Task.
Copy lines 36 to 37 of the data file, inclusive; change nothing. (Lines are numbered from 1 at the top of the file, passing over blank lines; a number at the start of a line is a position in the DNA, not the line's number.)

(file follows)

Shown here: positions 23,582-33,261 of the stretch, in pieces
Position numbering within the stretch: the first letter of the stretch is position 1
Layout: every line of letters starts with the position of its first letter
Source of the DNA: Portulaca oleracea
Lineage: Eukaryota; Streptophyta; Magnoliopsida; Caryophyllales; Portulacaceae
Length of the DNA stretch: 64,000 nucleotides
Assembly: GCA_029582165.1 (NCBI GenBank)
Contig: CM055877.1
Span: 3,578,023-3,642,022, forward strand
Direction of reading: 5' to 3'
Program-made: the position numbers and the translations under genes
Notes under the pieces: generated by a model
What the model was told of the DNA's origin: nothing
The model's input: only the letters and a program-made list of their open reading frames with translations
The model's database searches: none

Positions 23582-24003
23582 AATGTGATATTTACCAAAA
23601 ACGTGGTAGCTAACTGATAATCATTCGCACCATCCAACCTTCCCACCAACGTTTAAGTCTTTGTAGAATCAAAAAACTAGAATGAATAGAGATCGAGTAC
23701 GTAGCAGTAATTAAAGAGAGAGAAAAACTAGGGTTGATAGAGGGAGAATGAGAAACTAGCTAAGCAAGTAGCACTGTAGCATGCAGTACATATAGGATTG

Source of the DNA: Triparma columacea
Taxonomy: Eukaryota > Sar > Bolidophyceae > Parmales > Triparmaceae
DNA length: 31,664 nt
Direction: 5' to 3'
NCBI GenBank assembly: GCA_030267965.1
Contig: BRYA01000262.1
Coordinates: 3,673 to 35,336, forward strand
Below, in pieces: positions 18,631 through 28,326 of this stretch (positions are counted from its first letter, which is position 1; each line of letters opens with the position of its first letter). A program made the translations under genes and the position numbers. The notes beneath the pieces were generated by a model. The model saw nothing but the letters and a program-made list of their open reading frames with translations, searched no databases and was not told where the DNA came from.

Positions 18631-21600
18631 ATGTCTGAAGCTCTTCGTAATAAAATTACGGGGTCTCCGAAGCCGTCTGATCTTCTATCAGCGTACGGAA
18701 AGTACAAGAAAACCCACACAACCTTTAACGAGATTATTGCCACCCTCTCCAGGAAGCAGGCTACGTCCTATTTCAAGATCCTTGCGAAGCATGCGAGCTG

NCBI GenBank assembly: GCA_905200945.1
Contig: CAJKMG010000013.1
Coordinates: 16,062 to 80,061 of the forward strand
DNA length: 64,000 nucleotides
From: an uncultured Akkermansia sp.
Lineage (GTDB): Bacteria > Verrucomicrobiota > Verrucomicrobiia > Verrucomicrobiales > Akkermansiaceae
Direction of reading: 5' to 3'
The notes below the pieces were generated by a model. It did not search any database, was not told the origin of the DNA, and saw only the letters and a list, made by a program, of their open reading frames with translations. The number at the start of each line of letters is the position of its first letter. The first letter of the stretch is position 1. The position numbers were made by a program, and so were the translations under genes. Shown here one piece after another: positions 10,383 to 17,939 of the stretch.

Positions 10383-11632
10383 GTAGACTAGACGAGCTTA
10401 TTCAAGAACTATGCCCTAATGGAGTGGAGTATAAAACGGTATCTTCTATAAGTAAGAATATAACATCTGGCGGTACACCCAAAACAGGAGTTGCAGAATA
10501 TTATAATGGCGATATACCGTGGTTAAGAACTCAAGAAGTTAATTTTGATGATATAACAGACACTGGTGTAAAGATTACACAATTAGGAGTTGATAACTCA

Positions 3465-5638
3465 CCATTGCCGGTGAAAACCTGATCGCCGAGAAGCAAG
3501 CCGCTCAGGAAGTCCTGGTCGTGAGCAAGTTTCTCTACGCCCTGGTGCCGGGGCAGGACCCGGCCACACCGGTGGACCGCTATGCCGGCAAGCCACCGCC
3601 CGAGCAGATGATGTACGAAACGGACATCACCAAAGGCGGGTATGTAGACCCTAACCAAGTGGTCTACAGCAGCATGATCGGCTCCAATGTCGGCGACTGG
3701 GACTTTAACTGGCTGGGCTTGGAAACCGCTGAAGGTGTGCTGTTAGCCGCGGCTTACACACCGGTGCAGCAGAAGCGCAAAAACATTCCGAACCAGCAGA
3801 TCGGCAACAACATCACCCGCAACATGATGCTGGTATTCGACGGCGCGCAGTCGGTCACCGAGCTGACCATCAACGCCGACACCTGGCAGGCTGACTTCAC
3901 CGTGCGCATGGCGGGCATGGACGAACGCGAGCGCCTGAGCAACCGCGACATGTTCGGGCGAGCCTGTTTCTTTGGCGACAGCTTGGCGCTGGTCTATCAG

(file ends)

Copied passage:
Lineage (GTDB): Bacteria > Verrucomicrobiota > Verrucomicrobiia > Verrucomicrobiales > Akkermansiaceae
Direction of reading: 5' to 3'